Confusion reigns over SFr2 billion bailout

Empty beds are a problem in many Swiss hotels Keystone

A SFr2 billion ($2.5 billion) government plan to bail out the ailing export and tourist industries has sparked fierce debate about how the money should be spent.

This content was published on August 18, 2011 - 23:31

With individual enterprises clamouring for tax breaks and temporary low interest loans, there are fears that the package could distort competition or fail to hit the right targets.

Economics Minister Johann Schneider-Ammann announced the cash injection on Wednesday in response to the export and tourism sectors complaining about the negative effects of the strengthening franc.

Schneider-Ammann did not give details of how the money would be spent, but said the State Secretariat for Economic Affairs (Seco) would draw up a distribution plan to be presented to parliament next month.

With manufacturing associations warning of companies going to the wall and trade unions forecasting job losses, it was high time the government acted, according to Julius Bär bank chief economist Janwillem Acket.

“This announcement is certainly better than sitting back and doing nothing, but it is little more than a symbolic gesture,” he told “The sum is actually tiny when compared to the Swiss gross domestic product of SFr500 billion with a third of that amount directly linked to exports.”

Size matters

Acket is convinced that the lion’s share of the money should be directed in the form of tax breaks at smaller companies that are in in dire straits. This applies as much to the tourism sector as manufacturing, he added.

“The tourism sector needs to be divided into segments,” he told “The high-class sector has been less affected because it attracts wealthier clients, but the mid- to low-class sectors are where the money should be directed.”

The Swiss Hoteliers Association made it clear that it wants extra funding to promote the whole of Switzerland to key markets.

“We need more funds to market Switzerland to Russia, India, China and Latin America,” spokeswoman Susanne Daxelhoffer told “We also need to step up promotional activity in Europe.”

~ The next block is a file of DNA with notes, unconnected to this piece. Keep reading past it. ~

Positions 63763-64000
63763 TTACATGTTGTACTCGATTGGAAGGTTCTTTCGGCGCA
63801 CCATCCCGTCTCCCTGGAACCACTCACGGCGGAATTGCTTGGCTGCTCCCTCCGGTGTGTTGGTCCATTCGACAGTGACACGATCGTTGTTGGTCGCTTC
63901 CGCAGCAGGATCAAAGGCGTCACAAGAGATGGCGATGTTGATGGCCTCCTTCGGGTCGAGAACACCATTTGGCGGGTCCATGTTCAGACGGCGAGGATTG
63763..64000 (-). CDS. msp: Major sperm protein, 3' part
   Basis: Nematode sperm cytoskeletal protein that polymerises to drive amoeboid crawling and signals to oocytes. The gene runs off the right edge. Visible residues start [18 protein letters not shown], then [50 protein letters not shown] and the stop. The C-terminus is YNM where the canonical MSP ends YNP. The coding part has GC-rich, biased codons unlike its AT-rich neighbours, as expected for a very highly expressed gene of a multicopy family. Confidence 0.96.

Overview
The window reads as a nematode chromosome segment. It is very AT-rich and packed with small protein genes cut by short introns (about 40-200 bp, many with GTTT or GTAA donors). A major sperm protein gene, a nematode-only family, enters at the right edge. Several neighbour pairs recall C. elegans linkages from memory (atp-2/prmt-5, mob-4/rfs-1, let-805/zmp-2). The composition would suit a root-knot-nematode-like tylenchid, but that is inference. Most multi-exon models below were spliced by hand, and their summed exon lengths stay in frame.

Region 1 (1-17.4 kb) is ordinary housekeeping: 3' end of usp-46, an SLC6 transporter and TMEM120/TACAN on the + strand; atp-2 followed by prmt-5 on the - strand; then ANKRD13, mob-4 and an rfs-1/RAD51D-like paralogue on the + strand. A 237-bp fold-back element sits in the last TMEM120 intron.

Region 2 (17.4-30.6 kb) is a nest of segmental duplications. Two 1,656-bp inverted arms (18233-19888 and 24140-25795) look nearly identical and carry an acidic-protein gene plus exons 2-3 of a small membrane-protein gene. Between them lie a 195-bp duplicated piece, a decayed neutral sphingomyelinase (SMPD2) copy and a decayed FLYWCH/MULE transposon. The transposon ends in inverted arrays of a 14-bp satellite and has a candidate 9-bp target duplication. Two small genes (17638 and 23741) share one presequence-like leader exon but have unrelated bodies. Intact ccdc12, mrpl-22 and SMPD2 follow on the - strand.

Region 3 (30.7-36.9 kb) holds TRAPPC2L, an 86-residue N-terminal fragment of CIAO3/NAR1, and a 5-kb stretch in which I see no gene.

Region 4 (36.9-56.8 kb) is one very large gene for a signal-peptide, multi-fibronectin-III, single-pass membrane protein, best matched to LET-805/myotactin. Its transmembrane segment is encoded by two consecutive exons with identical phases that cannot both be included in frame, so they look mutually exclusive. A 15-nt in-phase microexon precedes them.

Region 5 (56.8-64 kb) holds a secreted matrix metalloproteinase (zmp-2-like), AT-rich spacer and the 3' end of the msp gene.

The Swiss Small and Medium Sized Enterprises Association reacted with fury to the announcement of the SFr2 billion bailout fund. “It is nothing more than poisonous and excessive subsidisation,” the association said in a statement.

The association is concerned that the government will weaken the economy by distorting competition as it arbitrarily targets individual sectors for bailouts.

Instead, the government should concentrate on untangling the current bureaucratic mess of the value added tax system and other forms of deregulation, the association said.

The Swiss Business federation, economiesuisse, is also wary about how the funds will be targeted.

“We are not convinced by short-term measures as it would be next to impossible to determine exactly which sectors and enterprises to support,” chief economist Rudolf Minsch told

Minsch counselled the government to sit tight on the bailout fund until it worked out a precise method of distribution. Top of Minsch’s wish list would using the money to partly fund an overhaul of the VAT system and to inject more money into the Commission for Technology and Innovation’s start-up programme for new companies.

Price war

On Wednesday, Schneider-Ammann also announced plans to tighten up anti-cartel laws to crack down on price fixing. Such practices between producers, distributors and retailers have been widely blamed for the failure of high street prices to come down despite cheaper imports entering the country.

Price watchdog groups welcomed the decision to review anti-cartel laws, but the Swiss Retail Association and economiesuisse are against such a move, arguing that existing regulations can work if they are properly implemented.

The row over high street prices has prompted supermarket chains to embark on a cost cutting war of their goods.

Coop revealed at the weekend that it would be withdrawing dozens of well-known brand items from its shelves because foreign suppliers were refusing to pass on the savings of a weak euro on to Swiss consumers.

Discount stores Denner, Aldi and Lidl had already started reducing the prices of many items, and Migros followed suit this week, slashing the cost of many of the items that Coop has stopped stocking.

The strong franc

The Swiss franc is a so-called “safe haven” currency, which means that investors and speculators buy it when other currencies, including the euro and the dollar, are under pressure. 

The franc has gained about 25 per cent in value against the euro and the dollar over the past four years. 

The Swiss National Bank has emphasised that it does not pursue an exchange rate target, but consistently bases its monetary policy on its legal mandate. 

This mandate stipulates that “the SNB is required to ensure price stability, while taking due account of economic developments”. 

Starting in March 2009 the SNB intervened in currency markets. But after pumping in 15 per cent of GDP in May 2010 to little effect as the Swiss franc surged during the first round of the Greek debt crisis, it dropped them in June 2010. 

These forays led it to a loss of SFr21 billion last year, its biggest ever, and its chairman, Philipp Hildebrand, has faced calls to resign.

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